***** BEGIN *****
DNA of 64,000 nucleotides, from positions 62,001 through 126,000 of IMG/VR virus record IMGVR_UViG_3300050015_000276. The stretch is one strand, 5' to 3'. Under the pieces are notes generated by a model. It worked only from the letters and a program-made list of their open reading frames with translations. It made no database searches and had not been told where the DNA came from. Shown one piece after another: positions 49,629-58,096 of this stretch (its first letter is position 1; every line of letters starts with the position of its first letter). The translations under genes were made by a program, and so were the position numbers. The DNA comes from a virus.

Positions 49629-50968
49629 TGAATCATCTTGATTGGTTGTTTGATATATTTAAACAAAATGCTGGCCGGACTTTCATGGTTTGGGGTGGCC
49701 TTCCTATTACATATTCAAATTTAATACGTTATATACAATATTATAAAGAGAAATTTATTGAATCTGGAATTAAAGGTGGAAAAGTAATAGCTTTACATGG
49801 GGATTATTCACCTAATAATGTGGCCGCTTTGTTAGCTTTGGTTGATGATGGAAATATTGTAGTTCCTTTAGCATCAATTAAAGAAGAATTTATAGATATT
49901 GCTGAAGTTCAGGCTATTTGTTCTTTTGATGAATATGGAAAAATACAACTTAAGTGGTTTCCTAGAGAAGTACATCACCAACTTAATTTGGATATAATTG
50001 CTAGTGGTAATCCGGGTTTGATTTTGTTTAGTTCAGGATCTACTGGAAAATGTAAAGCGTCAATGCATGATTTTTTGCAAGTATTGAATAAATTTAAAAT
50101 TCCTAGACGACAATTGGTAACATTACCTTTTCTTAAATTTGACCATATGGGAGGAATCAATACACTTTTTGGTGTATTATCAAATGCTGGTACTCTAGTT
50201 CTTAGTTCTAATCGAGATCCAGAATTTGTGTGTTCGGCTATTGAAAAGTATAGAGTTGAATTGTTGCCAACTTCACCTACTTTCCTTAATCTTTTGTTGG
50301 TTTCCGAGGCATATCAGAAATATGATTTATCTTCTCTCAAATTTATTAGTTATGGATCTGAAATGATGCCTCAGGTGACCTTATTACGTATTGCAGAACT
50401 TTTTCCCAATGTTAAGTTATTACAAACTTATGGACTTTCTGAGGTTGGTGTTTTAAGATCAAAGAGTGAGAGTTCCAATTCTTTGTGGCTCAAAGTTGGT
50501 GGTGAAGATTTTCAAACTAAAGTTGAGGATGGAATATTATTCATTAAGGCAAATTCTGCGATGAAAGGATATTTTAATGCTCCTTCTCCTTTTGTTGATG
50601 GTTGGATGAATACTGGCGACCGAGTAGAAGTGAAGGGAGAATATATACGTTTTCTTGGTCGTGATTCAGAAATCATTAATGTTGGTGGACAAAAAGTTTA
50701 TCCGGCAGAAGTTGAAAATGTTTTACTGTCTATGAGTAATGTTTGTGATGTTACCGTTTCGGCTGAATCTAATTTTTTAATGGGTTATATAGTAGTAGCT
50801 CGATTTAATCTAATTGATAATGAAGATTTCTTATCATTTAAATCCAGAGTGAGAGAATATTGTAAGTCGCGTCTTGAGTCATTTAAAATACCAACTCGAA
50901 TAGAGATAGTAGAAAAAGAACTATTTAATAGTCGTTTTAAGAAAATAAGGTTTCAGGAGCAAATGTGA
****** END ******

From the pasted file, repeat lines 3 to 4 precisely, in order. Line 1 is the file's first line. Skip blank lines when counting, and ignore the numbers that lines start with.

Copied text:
49629 TGAATCATCTTGATTGGTTGTTTGATATATTTAAACAAAATGCTGGCCGGACTTTCATGGTTTGGGGTGGCC
49701 TTCCTATTACATATTCAAATTTAATACGTTATATACAATATTATAAAGAGAAATTTATTGAATCTGGAATTAAAGGTGGAAAAGTAATAGCTTTACATGG